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Stephen King gets his domes confused


Like a lot of people, I was hooked on the miniseries "Under the Dome," based on Stephen Kings' novel of the same name. And like a lot of people, I was frustrated by the cliffhanger that ended the first season- not expecting a miniseries to even have two seasons.

In fact, I was frustrated enough to order the book from the library. It's so much better than the series that I'm not sure I'm going to even bother watching the second season (and other than the title, the basic situation, and the names of the characters- some of them, anyway- there really isn't all that much similarity between the two). Without revealing too much, the miniseries has already basically precluded the scary, weirdly almost plausible Stephen King-esqued explanation fof the dome that suddenly descends on Chester's Mill, Maine, cutting it off from the outside world. And precluding the explanation also precludes the solution. It's hard to see how the denouement of the miniseries could be half as satisfying (suffice it to say, without spoiling anything, that the aliens in the book are not benign, as the miniseries has been hinting. Nor, oddly, are they exactly malevolent- at least in the sense we might expect).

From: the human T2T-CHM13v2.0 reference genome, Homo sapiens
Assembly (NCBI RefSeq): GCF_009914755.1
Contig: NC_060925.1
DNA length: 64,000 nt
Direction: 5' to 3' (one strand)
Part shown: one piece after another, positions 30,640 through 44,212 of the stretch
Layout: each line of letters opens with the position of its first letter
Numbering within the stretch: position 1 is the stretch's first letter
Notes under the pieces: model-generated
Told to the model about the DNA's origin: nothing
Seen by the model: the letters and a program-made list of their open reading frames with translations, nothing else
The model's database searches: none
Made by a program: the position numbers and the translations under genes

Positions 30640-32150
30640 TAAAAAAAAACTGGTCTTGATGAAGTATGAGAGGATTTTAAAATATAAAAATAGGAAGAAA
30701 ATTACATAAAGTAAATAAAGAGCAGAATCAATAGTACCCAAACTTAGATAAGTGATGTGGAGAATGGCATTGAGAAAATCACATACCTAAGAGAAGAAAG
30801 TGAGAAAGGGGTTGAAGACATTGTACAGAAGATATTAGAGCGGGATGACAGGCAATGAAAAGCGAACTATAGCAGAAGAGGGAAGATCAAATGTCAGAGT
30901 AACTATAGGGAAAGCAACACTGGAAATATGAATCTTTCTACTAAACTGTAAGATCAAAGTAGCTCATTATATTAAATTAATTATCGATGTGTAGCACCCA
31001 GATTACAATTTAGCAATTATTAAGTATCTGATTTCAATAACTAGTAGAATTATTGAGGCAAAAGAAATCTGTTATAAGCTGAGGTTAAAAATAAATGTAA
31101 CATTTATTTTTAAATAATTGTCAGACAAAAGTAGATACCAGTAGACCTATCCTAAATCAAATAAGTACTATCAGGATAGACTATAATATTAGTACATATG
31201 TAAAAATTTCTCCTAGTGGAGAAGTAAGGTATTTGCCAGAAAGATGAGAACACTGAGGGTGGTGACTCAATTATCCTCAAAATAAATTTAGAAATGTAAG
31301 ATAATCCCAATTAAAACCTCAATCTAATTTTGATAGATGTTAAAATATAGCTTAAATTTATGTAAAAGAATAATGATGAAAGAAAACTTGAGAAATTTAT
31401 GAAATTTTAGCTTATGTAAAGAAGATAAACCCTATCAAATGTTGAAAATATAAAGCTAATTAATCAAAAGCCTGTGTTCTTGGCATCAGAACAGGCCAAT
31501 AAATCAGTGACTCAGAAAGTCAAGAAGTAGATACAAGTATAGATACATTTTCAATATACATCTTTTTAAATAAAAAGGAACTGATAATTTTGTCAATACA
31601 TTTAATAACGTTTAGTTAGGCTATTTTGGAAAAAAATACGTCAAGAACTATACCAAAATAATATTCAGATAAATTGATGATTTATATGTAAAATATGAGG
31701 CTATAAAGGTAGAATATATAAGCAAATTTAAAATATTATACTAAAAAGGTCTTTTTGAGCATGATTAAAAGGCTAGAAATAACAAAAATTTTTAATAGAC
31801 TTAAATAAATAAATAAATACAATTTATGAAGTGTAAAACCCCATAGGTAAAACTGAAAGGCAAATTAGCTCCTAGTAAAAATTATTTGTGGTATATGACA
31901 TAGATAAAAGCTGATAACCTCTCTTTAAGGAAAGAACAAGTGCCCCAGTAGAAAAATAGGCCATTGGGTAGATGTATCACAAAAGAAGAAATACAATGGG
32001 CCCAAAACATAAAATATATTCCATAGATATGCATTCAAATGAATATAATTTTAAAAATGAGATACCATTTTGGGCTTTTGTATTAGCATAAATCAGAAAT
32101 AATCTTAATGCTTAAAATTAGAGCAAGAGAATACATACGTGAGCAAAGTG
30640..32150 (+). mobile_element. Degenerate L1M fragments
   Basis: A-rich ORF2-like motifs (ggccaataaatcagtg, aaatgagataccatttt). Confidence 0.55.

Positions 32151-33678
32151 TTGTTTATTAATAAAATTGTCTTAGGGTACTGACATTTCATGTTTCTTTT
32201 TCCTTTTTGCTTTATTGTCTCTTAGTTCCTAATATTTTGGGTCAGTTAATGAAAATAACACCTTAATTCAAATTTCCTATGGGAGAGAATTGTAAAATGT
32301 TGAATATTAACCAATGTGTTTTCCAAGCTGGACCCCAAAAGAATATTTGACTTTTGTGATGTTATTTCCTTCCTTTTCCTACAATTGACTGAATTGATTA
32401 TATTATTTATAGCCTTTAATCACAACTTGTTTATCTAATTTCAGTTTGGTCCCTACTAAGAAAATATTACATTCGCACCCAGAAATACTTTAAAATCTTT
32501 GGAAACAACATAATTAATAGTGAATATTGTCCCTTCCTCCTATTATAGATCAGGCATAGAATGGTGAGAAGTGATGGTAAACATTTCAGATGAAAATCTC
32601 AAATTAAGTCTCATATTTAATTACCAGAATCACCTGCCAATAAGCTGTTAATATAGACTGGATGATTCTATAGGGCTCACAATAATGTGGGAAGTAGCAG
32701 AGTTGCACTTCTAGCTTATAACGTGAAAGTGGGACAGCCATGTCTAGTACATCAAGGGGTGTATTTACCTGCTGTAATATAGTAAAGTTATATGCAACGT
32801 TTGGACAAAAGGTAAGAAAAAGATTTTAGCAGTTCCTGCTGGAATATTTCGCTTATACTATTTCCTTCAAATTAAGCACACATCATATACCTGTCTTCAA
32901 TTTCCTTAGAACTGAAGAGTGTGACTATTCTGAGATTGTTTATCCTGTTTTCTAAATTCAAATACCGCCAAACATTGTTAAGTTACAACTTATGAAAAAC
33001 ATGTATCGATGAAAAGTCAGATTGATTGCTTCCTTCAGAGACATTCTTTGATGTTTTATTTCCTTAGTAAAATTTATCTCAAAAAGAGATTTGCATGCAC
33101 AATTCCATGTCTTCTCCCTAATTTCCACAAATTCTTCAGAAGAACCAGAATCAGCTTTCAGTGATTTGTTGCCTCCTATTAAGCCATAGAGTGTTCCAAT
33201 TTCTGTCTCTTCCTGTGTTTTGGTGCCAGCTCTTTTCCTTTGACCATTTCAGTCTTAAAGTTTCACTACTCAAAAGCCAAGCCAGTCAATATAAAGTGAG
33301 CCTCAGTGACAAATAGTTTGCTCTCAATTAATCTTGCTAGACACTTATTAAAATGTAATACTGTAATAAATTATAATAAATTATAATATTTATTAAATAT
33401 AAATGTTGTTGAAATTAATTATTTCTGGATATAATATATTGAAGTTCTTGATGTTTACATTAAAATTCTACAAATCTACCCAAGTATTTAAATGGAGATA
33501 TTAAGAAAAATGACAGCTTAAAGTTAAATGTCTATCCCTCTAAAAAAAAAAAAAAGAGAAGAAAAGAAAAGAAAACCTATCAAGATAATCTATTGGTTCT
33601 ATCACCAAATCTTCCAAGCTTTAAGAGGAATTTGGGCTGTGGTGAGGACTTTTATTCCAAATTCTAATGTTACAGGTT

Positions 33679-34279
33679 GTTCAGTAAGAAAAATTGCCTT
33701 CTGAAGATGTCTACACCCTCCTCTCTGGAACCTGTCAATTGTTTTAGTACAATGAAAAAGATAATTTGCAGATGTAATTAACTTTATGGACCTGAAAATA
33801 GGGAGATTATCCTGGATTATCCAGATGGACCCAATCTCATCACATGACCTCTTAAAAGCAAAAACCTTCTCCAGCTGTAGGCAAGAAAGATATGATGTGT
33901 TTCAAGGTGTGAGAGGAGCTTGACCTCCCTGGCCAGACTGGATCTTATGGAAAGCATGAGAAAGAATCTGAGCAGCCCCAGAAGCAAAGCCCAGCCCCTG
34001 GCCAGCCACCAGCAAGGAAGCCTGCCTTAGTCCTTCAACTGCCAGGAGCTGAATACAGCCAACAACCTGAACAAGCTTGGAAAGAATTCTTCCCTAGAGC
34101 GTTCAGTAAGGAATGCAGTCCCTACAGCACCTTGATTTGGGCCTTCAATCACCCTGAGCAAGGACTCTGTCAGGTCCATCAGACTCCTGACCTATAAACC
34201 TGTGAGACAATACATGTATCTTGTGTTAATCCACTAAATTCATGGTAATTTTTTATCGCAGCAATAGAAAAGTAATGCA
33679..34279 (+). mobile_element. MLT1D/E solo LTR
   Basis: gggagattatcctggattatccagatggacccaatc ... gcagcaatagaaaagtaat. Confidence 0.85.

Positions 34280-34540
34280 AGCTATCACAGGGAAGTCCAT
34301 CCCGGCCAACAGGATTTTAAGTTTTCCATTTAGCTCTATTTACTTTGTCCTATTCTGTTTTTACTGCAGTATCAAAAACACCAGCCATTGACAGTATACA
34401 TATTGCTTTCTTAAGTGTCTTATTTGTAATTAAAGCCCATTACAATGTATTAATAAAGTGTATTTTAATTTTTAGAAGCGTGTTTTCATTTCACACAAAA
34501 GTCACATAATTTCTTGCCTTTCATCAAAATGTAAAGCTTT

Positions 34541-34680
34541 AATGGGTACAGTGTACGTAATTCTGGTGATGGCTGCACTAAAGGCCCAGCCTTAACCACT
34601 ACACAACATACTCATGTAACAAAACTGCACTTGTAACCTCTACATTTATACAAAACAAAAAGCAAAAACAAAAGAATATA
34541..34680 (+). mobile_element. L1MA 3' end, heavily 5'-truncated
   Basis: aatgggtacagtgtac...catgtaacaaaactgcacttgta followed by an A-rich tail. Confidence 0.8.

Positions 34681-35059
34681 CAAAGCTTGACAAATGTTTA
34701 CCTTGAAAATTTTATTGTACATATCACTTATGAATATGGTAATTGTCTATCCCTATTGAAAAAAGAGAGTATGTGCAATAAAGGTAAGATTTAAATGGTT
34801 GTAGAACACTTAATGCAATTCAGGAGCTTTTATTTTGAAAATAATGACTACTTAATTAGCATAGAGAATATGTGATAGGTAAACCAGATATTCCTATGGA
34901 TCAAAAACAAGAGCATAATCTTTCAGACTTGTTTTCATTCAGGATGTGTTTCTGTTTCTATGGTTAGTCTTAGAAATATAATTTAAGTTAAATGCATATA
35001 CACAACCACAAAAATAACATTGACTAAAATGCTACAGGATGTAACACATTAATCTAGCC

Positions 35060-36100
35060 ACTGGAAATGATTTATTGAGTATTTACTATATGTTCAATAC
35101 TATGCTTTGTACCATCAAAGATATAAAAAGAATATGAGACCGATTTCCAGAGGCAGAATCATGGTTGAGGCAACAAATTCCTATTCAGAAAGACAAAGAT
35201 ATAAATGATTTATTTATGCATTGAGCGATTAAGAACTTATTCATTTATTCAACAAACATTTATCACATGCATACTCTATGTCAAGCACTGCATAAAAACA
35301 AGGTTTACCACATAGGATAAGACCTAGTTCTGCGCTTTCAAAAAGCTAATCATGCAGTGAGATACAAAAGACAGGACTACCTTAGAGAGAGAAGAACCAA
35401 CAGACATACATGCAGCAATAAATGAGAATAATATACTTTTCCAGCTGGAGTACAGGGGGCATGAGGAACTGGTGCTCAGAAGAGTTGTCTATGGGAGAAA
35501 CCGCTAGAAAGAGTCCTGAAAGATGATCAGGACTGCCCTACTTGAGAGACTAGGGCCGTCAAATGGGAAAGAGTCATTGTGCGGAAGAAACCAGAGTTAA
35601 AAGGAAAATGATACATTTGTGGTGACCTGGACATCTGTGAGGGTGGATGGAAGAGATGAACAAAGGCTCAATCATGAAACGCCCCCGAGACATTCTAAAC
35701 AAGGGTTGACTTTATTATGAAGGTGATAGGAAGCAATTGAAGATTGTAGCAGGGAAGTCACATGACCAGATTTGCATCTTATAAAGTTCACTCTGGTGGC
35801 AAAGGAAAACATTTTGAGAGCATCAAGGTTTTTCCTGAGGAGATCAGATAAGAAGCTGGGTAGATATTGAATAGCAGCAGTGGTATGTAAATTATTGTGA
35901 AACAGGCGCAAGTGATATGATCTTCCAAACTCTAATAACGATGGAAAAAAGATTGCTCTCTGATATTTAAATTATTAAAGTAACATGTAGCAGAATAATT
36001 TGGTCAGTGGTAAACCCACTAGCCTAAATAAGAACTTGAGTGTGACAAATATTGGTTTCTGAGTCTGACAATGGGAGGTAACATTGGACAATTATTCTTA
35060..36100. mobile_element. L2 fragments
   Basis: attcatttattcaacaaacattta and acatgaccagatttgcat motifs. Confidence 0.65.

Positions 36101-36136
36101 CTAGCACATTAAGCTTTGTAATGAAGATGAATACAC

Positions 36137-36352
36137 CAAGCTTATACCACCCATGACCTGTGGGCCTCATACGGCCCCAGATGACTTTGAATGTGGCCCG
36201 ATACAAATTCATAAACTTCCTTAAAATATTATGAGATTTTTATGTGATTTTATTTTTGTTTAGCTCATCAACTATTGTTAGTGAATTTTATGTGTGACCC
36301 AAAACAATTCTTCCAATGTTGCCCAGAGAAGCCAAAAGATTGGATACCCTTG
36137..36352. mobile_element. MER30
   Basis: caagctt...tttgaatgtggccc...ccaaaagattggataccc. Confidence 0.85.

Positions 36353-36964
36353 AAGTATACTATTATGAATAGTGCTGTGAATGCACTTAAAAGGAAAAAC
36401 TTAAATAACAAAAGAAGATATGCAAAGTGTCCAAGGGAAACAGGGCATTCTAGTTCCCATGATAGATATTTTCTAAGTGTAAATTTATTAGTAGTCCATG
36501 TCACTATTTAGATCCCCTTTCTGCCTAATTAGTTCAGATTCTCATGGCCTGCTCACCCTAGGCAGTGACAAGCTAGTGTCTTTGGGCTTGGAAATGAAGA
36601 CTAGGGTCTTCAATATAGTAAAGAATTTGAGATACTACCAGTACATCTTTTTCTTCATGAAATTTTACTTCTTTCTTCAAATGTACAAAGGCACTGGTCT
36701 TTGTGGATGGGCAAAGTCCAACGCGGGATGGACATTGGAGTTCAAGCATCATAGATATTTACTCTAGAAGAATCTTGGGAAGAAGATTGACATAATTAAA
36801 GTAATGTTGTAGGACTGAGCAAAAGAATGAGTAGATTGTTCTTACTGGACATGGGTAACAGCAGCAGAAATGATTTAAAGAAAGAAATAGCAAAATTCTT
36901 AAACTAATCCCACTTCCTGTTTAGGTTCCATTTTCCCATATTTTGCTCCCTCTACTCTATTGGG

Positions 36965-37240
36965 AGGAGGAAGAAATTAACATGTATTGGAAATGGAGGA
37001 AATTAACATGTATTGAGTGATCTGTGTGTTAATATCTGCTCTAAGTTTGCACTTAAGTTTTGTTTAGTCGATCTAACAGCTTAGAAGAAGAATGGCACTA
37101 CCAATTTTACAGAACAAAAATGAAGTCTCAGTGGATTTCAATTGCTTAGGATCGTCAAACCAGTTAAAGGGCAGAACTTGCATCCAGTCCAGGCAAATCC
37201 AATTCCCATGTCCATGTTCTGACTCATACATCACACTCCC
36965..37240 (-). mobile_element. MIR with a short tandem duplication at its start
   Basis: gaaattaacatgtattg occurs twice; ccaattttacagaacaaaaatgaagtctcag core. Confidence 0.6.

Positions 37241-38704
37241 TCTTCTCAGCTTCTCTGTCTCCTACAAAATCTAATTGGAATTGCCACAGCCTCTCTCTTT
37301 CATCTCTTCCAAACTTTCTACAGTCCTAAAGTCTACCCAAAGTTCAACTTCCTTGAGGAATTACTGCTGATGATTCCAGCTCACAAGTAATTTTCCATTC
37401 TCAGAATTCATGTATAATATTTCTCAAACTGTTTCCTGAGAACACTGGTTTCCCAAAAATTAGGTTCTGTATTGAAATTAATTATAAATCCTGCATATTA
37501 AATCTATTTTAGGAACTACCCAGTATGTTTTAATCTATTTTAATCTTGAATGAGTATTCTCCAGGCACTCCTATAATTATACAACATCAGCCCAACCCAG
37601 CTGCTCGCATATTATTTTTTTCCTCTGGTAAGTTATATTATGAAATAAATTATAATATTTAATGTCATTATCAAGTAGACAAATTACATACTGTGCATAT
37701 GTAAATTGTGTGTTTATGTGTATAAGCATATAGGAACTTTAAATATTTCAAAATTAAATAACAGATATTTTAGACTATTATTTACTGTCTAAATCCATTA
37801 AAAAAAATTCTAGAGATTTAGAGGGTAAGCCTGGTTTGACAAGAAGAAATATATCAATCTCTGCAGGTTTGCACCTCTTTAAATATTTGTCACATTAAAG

As a major King fan, I think I enjoyed The Dome more than any of his books since The Stand. But I was troubled by something I subsequently read about the book.

It seems that King based Big Jim Rennie- the Chester's Mill Second Selectman cum ruthless dictator-on Dick Cheney. Bum ticker and all. The First Selectman, Andy Sanders, is a dimwit who, though not himself really evil, allows Rennie to basically run things from behind the scenes.

Get it?

King has gone so far as to explicitly say that he saw Bush in precisely the same way he paints Sanders- as more of an incompetent than a villain. Now, King is certainly entitled to his opinion of these gentlemen, just as he has the right to quite properly lampoon the birthers, racists, and other such wackos on the other side of the political spectrum. But he has himself passed over into the world of malicious nonsense when he puts their rhetoric in the mouth of Rennie, the Cheney character. And if he's going to base his characters on slanderous partisan stereotypes, he could be a bit more self-aware about it!